A 1.8 megawatt (MW) solar farm is being installed at the Parliament House building in Pakistan’s capital city Islamabad.
According to Trust.org, the USD $60 million project has been funded by the Chinese government; which also recently assisted in the preparation of a solar park project on over 10,000 acres that could ultimately host 1,000 MW of solar panel capacity.
The Parliament House project will not only save Pakistan’s government around a million dollars a year in electricity costs, it’s hoped the high profile array will also spur on broader adoption.
It was only in May 2012 that Pakistan unveiled the first grid connected solar power system – also in Islamabad.
Solar is well suited to the nation as it is bathed in sunshine most days and has an average insolation of 5.3 kWh/m²/day. The nation has a confirmed wind energy potential of more than 346,000 MW and solar power potential of over 2.9 million MW.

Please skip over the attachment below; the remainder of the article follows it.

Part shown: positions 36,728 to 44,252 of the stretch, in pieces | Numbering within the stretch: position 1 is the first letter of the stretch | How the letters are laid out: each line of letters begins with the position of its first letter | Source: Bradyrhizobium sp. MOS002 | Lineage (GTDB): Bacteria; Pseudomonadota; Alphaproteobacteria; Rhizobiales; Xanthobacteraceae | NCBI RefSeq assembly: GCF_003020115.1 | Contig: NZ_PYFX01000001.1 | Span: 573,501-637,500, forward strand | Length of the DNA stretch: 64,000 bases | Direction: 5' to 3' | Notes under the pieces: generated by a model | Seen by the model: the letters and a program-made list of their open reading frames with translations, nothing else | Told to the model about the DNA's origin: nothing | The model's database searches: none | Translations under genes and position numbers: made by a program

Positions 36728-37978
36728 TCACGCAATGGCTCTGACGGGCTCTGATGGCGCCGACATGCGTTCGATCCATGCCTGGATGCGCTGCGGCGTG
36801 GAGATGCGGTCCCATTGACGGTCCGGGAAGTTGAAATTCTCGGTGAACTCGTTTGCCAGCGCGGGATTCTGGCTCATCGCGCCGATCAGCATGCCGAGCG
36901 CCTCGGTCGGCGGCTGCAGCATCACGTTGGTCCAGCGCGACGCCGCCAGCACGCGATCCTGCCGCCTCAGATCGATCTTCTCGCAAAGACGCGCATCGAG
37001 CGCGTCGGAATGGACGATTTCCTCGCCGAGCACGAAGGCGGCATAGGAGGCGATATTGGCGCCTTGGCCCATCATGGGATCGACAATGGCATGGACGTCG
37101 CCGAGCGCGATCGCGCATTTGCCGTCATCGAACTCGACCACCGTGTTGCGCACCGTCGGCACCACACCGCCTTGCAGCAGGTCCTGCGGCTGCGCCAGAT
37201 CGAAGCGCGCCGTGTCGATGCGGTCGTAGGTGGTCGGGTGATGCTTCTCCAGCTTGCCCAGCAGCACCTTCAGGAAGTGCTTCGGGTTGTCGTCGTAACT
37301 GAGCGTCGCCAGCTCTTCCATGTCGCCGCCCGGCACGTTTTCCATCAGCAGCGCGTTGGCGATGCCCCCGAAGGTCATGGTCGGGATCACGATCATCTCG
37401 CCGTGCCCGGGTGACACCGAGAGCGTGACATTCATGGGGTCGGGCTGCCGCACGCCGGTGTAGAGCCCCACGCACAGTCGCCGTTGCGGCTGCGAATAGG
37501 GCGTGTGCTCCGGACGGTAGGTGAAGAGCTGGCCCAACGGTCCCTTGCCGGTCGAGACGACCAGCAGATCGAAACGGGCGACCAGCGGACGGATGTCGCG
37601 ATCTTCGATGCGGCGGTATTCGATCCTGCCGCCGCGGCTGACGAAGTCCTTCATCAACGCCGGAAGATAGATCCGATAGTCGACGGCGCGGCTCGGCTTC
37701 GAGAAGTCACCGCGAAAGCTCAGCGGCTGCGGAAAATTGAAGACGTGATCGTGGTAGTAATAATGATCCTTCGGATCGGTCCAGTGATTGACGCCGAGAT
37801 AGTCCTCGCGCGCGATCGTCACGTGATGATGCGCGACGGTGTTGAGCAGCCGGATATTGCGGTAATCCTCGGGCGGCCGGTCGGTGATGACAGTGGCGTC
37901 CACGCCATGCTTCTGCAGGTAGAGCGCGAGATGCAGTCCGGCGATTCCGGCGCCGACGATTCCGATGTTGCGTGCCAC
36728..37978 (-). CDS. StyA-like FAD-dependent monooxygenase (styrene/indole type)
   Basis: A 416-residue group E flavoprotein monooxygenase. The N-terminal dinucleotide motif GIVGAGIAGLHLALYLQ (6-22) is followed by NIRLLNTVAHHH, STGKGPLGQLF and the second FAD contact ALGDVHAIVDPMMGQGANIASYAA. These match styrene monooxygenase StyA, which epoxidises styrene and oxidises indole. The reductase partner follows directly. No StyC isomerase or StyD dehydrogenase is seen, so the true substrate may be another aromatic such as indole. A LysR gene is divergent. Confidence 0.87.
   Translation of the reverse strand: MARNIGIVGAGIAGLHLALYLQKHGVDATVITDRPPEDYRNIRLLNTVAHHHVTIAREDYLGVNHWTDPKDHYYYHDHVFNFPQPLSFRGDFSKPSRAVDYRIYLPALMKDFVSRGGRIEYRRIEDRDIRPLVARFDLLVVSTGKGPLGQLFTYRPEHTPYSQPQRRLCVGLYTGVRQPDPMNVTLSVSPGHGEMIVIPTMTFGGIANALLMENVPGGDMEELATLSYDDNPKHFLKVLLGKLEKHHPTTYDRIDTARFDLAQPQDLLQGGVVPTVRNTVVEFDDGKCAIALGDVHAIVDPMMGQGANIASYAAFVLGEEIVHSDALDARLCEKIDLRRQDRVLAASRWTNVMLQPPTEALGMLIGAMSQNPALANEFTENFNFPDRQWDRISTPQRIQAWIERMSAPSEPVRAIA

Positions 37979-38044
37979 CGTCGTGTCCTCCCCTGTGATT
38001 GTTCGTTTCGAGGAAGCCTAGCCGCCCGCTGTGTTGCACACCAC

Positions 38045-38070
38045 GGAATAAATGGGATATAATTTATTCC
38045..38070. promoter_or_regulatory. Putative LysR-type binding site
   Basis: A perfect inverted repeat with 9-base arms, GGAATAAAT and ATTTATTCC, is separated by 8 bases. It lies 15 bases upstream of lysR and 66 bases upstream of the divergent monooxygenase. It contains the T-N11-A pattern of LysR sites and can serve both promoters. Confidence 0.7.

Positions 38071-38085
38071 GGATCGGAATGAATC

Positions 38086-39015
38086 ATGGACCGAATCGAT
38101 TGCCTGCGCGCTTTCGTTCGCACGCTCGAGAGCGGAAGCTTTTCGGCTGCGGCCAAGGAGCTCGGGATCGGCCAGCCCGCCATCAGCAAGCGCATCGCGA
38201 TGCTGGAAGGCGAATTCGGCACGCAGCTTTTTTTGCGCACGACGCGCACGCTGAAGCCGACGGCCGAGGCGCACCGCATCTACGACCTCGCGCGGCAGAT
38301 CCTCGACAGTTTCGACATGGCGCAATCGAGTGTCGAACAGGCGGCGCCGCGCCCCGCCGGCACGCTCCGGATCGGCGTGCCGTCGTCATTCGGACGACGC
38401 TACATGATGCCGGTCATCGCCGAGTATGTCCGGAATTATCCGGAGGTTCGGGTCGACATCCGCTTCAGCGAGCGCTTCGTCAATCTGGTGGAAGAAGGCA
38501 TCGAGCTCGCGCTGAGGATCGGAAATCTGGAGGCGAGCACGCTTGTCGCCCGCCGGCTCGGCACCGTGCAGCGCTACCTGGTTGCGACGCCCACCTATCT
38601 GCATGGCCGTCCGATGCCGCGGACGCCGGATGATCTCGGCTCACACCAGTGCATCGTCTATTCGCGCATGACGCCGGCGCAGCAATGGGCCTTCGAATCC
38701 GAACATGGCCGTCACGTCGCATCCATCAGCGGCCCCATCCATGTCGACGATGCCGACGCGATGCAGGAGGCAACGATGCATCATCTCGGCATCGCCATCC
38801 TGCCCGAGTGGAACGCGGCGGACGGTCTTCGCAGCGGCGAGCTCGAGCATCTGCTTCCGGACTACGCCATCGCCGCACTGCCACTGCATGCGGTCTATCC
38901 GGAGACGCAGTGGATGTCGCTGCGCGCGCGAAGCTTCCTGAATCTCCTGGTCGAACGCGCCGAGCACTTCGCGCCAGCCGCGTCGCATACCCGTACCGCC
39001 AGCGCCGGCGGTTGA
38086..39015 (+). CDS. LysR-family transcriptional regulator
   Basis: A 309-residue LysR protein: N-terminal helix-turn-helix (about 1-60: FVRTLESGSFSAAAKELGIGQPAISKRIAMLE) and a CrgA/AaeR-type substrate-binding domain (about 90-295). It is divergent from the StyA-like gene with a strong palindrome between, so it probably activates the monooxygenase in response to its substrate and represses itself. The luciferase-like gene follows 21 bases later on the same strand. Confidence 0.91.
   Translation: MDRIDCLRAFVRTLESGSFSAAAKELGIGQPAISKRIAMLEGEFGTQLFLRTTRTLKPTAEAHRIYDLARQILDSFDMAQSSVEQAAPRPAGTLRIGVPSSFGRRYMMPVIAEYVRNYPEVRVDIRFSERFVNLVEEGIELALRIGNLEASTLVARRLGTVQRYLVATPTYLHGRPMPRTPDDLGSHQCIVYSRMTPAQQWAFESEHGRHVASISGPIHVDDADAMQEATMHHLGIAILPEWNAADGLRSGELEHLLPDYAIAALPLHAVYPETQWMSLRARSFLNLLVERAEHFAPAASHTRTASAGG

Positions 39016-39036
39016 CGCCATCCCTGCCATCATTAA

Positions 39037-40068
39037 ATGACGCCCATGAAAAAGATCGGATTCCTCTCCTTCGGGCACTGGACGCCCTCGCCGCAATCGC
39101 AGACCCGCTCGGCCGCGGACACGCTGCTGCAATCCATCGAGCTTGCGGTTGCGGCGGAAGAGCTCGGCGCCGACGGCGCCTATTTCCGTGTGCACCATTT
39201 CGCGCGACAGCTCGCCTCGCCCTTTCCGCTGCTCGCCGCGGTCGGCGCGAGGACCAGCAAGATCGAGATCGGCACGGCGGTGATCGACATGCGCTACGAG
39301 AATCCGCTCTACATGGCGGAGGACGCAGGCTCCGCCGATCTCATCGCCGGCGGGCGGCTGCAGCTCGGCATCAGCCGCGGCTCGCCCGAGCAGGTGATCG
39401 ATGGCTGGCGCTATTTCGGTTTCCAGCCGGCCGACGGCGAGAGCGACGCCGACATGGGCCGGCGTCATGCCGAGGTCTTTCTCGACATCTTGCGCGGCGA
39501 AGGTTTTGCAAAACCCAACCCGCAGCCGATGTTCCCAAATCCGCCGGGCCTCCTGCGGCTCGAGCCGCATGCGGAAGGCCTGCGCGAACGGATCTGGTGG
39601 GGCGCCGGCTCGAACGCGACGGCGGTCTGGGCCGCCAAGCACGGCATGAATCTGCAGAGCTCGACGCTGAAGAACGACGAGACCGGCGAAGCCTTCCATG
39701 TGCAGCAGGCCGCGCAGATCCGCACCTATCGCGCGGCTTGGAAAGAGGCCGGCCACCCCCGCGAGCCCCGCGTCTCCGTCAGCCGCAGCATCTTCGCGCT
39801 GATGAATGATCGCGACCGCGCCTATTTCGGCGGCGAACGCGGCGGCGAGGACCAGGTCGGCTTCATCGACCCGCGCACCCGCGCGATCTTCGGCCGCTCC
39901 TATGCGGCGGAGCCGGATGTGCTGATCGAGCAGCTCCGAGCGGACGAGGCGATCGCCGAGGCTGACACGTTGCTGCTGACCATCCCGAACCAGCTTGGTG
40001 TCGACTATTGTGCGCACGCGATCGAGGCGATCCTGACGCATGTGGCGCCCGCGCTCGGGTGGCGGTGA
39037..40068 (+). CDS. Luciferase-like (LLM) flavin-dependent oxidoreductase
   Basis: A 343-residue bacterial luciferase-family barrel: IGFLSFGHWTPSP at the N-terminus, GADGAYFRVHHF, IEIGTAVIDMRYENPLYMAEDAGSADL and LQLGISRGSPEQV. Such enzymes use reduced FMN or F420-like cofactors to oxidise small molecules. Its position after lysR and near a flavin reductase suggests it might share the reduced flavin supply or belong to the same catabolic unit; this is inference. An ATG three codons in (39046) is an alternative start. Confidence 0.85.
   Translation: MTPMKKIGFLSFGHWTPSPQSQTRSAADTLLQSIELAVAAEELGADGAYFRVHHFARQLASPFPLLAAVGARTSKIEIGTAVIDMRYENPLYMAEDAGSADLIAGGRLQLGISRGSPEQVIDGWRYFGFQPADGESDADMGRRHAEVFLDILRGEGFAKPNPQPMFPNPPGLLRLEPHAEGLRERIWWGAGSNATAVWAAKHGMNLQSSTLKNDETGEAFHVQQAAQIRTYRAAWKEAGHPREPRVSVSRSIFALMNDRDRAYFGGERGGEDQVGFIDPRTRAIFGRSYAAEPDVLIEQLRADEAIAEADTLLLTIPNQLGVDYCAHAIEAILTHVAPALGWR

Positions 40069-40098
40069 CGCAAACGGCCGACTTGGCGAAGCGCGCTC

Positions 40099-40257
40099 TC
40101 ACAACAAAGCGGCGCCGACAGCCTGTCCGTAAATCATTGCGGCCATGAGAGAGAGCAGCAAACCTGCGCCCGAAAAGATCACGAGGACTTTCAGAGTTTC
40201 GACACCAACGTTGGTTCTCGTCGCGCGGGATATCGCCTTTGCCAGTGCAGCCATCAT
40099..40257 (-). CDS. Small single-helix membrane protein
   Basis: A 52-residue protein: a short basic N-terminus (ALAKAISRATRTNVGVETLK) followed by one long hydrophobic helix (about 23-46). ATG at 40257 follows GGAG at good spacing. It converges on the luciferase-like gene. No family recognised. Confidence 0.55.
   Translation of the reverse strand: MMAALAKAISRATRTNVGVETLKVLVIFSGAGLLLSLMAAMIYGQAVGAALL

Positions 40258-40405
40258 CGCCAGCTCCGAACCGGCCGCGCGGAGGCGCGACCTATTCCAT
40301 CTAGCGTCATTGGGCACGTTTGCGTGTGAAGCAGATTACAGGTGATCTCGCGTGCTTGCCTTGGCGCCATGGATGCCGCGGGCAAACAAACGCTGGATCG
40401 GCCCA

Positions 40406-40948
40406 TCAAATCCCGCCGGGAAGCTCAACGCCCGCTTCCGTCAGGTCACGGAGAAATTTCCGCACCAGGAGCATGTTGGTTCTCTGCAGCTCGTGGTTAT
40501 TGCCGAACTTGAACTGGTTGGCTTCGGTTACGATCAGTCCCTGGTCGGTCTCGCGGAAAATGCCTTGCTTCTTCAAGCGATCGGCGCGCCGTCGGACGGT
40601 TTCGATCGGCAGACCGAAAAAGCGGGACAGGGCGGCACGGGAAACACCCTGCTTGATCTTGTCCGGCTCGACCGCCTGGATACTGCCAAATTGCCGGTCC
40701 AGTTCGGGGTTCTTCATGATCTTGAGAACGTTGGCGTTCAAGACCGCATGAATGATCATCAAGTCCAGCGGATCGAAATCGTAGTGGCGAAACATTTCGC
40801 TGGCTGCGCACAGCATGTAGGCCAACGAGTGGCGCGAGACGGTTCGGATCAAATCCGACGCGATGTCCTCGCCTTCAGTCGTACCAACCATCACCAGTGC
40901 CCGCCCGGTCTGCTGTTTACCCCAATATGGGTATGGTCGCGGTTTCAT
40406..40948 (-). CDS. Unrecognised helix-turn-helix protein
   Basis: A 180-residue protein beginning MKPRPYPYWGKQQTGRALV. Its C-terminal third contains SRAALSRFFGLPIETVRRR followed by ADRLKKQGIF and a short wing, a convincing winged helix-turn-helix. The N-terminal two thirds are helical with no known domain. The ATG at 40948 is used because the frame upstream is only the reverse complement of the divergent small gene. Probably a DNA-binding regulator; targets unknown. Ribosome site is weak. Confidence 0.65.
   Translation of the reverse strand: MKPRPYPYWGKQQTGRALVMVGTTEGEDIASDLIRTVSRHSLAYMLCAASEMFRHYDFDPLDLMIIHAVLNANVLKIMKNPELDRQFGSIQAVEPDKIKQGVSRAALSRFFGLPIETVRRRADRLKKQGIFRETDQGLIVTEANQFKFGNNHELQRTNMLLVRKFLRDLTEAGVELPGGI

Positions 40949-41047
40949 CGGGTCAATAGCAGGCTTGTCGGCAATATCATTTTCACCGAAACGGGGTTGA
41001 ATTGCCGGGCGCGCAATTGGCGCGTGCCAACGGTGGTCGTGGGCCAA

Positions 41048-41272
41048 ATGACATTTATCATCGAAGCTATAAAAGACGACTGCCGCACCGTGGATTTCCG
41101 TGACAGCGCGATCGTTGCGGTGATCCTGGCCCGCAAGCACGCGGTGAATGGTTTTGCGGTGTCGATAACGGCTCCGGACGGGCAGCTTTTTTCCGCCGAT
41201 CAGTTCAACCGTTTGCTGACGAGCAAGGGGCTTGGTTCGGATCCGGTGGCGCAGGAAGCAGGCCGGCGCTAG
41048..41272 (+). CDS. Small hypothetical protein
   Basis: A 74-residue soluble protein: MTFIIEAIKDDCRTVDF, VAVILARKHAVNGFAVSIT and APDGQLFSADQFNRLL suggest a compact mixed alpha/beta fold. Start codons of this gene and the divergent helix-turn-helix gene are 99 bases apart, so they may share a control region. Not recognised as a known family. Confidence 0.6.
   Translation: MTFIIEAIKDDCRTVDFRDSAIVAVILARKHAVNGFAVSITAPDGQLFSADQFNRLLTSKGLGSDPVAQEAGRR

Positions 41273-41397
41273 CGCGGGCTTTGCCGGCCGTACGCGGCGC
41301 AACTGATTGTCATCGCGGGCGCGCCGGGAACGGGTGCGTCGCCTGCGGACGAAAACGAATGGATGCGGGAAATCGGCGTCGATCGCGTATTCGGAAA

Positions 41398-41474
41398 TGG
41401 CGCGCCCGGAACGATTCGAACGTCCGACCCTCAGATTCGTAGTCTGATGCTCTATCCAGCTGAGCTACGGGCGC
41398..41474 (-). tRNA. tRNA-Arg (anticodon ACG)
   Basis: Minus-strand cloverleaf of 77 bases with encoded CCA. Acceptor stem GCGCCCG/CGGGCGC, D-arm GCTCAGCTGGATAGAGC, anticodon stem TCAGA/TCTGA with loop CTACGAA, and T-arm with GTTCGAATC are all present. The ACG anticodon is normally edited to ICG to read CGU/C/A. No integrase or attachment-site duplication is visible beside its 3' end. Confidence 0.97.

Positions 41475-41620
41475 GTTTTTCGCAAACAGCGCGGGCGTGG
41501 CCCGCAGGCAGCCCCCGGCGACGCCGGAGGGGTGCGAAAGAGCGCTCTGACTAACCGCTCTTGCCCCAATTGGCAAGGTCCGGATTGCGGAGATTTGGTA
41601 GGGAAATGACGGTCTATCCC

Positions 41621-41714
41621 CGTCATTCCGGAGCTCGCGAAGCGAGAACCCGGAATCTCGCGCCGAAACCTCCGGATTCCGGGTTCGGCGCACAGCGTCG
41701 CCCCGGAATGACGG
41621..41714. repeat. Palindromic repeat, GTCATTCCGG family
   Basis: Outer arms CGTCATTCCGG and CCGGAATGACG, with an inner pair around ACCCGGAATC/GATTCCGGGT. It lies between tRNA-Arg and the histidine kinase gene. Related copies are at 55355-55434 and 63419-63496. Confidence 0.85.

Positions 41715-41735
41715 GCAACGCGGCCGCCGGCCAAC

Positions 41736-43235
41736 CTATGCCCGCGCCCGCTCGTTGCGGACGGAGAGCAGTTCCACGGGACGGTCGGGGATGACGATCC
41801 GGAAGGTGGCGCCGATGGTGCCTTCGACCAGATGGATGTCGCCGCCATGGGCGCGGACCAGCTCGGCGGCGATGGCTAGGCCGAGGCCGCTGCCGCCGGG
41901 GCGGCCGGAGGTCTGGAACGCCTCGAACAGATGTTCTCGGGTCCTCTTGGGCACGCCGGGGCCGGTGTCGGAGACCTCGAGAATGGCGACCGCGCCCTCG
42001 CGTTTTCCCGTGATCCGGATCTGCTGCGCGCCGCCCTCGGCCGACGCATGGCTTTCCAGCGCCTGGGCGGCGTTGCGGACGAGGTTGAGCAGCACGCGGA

44 percent of households in Pakistan are not connected to the grid and for those that are; blackouts are common.
Like most countries, Pakistan has a heavy reliance on fossil fuels for power generation; the majority of which are imported. The country also has nuclear-based generation, but that is a bit-player; contributing only 2%.
Household uptake of solar panels still faces a major barrier – a 32 percent import duty on solar panels, 10 percent on batteries and 15 percent on solar lanterns. As yet the government has no solid plan in place to encourage home solar adoption.
Pakistan has set a target to add approximately 10,000 MW renewable energy capacity by 2030.
More than 300 MW of PV capacity is expected to be installed in Pakistan this year; most of that associated with an initiative between the government and German company AEG.